Frederick Douglass Autographs, Memorabilia & Collectibles

Born: February 14, 1817 in Talbot County, Maryland
Died: February 28, 1895 in Washington, District of Columbia
Biography | show moreshow less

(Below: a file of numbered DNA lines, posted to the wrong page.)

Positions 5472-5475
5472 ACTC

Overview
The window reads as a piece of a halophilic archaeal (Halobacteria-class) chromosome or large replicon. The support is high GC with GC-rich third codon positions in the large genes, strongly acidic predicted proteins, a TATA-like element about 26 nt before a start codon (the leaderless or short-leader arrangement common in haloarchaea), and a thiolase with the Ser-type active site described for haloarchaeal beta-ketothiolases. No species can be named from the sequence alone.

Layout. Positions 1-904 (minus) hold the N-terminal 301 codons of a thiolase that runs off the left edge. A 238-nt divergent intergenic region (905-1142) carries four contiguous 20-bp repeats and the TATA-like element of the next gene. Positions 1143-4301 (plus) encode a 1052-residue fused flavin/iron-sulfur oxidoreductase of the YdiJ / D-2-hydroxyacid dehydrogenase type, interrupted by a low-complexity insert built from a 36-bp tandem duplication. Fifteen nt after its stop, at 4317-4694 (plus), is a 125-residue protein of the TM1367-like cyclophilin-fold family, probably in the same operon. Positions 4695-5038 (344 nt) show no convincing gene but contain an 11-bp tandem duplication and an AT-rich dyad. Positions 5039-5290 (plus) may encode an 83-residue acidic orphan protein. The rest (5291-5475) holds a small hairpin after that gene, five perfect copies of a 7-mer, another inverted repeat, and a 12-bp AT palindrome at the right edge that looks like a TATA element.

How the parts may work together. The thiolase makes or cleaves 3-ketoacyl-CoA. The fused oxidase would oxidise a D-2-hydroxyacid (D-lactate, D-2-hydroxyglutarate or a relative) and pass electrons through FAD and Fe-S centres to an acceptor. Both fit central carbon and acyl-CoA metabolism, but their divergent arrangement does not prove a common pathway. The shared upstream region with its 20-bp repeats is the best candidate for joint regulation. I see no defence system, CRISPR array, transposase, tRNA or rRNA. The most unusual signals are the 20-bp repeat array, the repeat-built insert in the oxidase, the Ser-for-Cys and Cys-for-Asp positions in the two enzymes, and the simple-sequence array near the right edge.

As the 19th-century leader and spokesman for Afro-Americans, Fredrick Douglass became known as the Black Lion by the time he held the position as District Recorder of Deeds. An escaped slave prior to the Civil War (1861-1865), he was befriended by influential abolitionists and the well-educated. In return, he became a public speaker in the abolitionist circuit. Rapidly developing his oratory skills, Douglass became nationally known and respected. During the War, he moved to Washington, D.C. where his influence upon President Abraham Lincoln pressured him into drafting the Emancipation Proclamation (January 1, 1863). Although it did not free any slaves at that time, it did allow that as federal troops took command of areas in rebellion against the United States, slaves in those areas would be freed. Douglass, a natural leader with an acute sense of equality, also urged Lincoln to form slave regiments, thus providing a form of employment and self-respect for those into the army's ranks at that time. Meanwhile Douglass, the publisher of abolitionist newspapers in the North, became the first black man to hold a high-ranking office in the government of the United Sates when he was appointed Marshal of the District of Columbia in 1877. In the District, he went on to oversee the purchase of property including his own home on Cedar hill - an estate overlooking the Capitol and former home of Confederate General Robert E. Lee. When named Recorder of Deeds by President James Garfield, Douglass found it essentially a figurehead position; however, he had already accomplished much for his race and accepted the position on behalf of all blacks. Known as slave Fredrick Bailey, Douglass had accomplished a daring escape from the bondage of his strict master, Thomas Auld, in 1838, fleeing to New York, then Massachusetts. Aided by William Lloyd Garrison (1805-1879), Douglass learned to read and write. In 1841, he was hired by the Massachusetts Anti-Slavery Society as a representative. He also apprenticed in printing and become an abolitionist publisher of the North Star (1847), which became Fredrick Douglass' Paper in 1851

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